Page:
candle training

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candle training

Postby Josh Young » Thu Apr 29, 2010 8:49 am

How effective is candle training and what does it signify?
What is the range employed before it stops being easy?

Have you ever used incense smoke and seen how the blast of air travels?

what about delayed reactions, as in you are about a meter away and you strike, but nothing happens for about one whole second, then the wind arrives and the flame goes out. Is this a sign of bad technique or a low skill level, because the flame does not go out as the hand arrives, but instead goes out as the wind arrives.

Can some people shove the air so that they put the candle out that way, like pushing a column of air, instead of a wave of wind that must travel to the candle? this way the candle would be extinguished as the hand arrives, not moments later after the wind from the body or hand moving arrives.

What about extinguishing the flame by plucking the air, causing the flame to be blown towards the training student, instead of away? Can this be done?

How easy is the regular, palm strike toward the candle and it goes out move? Can't most anyone do this from 2-3 feet away? The first times I tried it, it was not challenging unless the (tea) candle was about 4+feet away. Now more than a year of training later, I do not seem to be any better or worse at this so called test.

what are the experiences of others regarding this test?
is it a bit silly after all?
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Postby clairvoyager » Thu May 13, 2010 6:12 am

As far as I know, you can use the candles in two major ways.

One, to focus your mind. Stare at it and don't get distracted. This is a sort of meditation. Once you can stare for many minutes, then put the candle into a swinging device and follow it as it moves. This will train you to keep your eyes on the opponent and maintain that focus. It can also help you to be more focused in your daily affairs.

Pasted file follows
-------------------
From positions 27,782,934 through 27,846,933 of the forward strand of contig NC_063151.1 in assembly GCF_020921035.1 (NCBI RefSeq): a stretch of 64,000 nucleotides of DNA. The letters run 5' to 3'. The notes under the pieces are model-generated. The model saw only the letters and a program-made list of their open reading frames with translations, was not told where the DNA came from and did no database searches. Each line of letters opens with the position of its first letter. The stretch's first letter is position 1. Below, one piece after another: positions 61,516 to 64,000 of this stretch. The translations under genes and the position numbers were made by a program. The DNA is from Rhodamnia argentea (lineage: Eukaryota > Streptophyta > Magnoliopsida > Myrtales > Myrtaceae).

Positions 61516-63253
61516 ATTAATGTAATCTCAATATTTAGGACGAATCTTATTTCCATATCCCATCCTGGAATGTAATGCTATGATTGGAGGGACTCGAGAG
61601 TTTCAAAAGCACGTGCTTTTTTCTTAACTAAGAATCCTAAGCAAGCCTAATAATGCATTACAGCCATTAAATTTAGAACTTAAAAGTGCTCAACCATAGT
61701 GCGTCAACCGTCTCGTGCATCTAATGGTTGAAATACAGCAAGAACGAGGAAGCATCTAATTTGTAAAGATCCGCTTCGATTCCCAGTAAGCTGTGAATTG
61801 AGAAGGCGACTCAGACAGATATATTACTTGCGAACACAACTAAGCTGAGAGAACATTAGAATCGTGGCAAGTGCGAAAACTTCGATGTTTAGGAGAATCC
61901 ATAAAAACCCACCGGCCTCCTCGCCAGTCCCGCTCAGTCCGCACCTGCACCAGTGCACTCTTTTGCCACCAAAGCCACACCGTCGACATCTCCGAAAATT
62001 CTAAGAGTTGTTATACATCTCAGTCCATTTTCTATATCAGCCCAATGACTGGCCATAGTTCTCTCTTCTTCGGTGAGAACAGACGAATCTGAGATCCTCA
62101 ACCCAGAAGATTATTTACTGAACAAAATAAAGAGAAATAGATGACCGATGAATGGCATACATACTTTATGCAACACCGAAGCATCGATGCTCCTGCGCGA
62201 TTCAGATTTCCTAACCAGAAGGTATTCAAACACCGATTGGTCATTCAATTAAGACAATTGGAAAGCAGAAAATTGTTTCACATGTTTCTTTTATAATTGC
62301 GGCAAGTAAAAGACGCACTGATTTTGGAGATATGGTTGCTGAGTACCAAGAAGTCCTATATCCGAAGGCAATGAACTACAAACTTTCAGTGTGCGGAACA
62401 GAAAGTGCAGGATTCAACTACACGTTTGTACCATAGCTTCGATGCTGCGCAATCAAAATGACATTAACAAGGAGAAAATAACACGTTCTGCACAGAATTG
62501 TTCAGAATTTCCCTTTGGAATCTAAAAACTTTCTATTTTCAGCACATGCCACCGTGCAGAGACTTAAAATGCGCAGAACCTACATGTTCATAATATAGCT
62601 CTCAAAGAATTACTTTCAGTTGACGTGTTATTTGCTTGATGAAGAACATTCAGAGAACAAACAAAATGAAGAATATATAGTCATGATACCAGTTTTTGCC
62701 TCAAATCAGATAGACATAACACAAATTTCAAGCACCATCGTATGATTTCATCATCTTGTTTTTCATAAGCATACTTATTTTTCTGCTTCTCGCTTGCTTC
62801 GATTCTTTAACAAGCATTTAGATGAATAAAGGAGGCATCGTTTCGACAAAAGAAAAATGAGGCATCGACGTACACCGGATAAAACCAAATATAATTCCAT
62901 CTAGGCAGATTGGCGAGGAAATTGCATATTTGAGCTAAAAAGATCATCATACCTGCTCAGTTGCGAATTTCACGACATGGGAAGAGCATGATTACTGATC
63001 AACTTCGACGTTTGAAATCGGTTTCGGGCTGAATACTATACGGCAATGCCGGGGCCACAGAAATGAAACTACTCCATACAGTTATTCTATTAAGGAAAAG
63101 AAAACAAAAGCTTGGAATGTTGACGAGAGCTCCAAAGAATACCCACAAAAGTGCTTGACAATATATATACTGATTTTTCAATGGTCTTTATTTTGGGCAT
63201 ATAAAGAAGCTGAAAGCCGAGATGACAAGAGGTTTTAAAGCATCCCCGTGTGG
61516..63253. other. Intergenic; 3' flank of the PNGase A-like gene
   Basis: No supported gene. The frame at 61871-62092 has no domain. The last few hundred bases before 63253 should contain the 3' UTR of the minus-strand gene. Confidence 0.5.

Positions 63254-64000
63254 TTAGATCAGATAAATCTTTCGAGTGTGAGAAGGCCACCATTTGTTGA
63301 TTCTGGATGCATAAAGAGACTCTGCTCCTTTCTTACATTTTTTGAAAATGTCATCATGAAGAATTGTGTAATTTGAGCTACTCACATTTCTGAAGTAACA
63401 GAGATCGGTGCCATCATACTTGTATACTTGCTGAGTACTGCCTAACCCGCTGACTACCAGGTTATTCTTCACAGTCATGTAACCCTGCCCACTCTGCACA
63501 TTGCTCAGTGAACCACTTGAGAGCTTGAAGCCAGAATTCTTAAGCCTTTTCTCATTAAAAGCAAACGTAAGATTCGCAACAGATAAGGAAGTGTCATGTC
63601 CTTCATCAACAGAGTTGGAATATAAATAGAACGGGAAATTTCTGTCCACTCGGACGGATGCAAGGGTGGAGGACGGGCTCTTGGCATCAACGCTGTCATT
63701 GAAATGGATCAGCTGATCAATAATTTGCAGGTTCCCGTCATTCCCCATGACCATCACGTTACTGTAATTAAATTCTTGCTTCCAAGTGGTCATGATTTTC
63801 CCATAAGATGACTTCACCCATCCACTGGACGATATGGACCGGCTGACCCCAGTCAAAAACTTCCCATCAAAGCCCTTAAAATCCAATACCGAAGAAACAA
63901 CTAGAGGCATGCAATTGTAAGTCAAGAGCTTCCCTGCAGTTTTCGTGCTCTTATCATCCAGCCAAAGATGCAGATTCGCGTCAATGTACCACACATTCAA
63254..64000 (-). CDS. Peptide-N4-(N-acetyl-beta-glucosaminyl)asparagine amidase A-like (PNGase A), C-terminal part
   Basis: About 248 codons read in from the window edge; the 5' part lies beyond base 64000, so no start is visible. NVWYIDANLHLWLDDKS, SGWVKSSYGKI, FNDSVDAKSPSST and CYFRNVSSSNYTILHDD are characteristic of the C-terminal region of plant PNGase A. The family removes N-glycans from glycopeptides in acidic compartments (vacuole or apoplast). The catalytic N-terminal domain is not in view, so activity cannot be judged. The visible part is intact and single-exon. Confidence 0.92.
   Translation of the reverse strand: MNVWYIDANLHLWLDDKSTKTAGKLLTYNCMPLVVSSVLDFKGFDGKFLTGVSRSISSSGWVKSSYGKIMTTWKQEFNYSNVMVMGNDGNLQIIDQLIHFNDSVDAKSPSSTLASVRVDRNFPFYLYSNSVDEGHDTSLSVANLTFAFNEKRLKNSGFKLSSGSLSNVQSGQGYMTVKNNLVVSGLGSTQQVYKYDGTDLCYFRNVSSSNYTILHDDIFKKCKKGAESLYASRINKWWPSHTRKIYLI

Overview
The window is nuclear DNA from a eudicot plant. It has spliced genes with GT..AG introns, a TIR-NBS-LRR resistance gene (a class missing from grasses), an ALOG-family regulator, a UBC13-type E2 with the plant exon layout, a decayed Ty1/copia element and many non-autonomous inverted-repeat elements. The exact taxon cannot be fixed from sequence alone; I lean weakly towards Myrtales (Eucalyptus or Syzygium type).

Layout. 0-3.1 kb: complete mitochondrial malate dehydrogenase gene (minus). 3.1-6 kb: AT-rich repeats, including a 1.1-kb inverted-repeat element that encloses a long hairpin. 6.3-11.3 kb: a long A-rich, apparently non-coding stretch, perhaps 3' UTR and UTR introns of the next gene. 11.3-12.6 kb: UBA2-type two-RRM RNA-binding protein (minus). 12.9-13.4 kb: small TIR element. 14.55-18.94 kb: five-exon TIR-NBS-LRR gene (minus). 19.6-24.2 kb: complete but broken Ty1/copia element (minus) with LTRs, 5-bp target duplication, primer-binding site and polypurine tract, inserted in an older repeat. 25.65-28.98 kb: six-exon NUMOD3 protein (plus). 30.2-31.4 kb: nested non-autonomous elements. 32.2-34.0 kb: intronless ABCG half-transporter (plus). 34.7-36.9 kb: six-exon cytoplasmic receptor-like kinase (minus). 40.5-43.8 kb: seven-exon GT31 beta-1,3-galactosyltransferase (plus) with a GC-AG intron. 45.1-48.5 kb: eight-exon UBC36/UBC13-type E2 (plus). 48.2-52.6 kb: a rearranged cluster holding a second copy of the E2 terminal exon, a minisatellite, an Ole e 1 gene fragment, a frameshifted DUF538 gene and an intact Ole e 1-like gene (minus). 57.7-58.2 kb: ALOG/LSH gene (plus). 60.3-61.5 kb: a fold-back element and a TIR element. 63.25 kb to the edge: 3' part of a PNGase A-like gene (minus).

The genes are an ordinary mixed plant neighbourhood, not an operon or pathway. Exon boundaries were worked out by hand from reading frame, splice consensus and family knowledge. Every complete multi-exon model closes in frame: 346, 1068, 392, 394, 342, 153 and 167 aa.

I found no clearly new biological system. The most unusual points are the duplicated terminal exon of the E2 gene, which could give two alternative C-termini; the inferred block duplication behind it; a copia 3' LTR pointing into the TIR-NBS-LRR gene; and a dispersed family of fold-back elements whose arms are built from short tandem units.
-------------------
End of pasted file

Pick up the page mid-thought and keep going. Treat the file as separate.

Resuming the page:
Two, to focus your jin. For this, I would not train with the candle all the time but rather use it from time to time to check your progress in jin emitting. That is, putting off the candle is not the goal, it's just a feedback tool, you can invent your own too.
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Postby Josh Young » Thu May 13, 2010 10:21 am

I have used candle gazing successfully
but what I found is not worth telling
it can be seen, but seldom is by those who see it
it is found in paintings of candles, and of saints
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Re: candle training

Postby aromaworks » Mon Jan 02, 2012 10:36 pm

There are three candle training techniques that I know about. The first one is to stare at a candle for a while in a darkened room. Does this make everyone's eyes start to produce tears, or is it just me? And is this bad for you? Then there's the one where you try to put out a candle with a punch about five inches from the candle. If anyone has any tips on how to do this I'd like to hear, because it seems impossible to me. Then there's the one where you try to direct your chi through your fingers and make a candle move. Does anyone know of any other techniques, or have advice on how to practice these techniques better?

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Re: candle training

Postby Josh Young » Tue Jan 03, 2012 10:36 am

Gazing, nope no tears for me.
This exercise teaches about aura and focus.

Punching candles out, not really hard from a couple of feet away, depending on the type of candle, but you have to use a flowing technique with crisp energy to make it easy.